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Monitoring of Drug Side Effects Lacking

Almost half of outpatients aren't getting recommended tests, study finds

FRIDAY, May 13, 2005 (HealthDay News) -- Amid concerns about rising rates of medical errors, a new study finds that close to half of hospital outpatients taking medications for chronic illnesses failed to receive recommended laboratory tests aimed at spotting dangerous side effects.

Researchers at the Lovelace Respiratory Research Institute, in Albuquerque, N.M., identified the problem after tracking nearly 100,000 patients prescribed medications for chronic illnesses over a period of three years. Between 44 to 47 percent of patients failed to receive one or more recommended tests, the investigators found.

Experts advise that patients taking certain medications on an ongoing basis receive annual or more frequent lab testing in order to prevent drug-related complications, the study authors noted. Previous research has suggested that as many as 60 percent of preventable drug complications are related to laboratory monitoring errors.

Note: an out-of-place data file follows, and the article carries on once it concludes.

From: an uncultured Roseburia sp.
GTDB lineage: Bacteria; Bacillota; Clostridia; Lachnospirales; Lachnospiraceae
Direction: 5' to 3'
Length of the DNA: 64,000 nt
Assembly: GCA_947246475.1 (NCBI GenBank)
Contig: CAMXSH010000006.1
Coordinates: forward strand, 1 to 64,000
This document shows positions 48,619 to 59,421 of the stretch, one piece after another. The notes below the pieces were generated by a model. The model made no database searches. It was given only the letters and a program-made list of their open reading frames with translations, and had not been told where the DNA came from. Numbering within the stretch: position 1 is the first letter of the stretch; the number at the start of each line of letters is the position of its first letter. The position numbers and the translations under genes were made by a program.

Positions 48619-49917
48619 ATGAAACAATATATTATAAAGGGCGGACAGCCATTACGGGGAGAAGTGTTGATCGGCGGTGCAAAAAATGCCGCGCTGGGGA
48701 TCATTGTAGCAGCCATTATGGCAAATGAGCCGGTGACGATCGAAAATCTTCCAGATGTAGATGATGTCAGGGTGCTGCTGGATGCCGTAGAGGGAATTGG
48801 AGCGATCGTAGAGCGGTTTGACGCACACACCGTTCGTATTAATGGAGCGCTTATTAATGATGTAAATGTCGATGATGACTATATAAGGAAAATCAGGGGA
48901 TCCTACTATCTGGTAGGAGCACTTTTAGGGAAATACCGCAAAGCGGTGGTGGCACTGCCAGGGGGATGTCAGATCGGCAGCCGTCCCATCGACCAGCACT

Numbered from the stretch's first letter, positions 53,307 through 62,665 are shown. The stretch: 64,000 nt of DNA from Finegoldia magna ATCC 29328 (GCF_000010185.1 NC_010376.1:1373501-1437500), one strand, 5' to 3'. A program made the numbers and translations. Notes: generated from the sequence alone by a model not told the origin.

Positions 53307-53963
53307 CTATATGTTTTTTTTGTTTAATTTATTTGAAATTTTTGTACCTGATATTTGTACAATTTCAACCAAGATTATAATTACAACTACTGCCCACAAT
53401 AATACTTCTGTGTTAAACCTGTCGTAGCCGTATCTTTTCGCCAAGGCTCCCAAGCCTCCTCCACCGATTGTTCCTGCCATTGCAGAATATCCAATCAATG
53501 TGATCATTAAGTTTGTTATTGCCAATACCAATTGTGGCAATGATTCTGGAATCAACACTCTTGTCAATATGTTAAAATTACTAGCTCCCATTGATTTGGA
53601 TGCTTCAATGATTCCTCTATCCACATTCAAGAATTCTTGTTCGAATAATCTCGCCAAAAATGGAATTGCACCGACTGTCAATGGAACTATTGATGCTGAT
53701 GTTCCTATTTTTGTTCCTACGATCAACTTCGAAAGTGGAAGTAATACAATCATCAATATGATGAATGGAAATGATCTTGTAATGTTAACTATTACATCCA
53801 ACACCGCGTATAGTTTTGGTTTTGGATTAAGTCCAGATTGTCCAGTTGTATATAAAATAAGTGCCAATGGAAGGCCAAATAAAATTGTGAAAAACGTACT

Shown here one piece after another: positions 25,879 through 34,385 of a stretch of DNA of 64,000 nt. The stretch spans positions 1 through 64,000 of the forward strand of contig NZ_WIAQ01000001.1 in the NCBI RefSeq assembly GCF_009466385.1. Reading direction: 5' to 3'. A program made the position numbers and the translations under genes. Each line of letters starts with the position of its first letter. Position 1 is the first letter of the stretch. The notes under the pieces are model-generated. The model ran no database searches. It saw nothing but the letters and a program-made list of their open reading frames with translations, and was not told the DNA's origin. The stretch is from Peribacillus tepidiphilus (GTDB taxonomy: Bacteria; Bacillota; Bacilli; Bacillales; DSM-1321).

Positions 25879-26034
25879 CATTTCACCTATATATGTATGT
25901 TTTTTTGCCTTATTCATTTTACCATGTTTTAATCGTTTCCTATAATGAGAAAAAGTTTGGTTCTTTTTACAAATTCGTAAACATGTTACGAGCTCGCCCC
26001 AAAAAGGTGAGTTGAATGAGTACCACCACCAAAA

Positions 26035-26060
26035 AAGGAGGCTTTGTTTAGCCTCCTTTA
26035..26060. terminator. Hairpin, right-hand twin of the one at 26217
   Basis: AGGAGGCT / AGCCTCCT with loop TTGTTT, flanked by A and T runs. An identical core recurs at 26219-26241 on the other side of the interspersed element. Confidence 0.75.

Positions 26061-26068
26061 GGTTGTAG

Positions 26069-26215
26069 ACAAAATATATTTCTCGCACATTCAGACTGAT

Although their study found that lapses are common in outpatient drug safety monitoring, the researchers said more research is needed in order to assess to what extent these gaps result in actual medical problems.

Patients who are prescribed medications for chronic illnesses need to ask their doctors about tests to monitor side effects, the researchers advised.

More information

The U.S. Food and Drug Administration has more about the risks and benefits of medications.

SOURCE: Blackwell Publishing Ltd., news release, May 5, 2005
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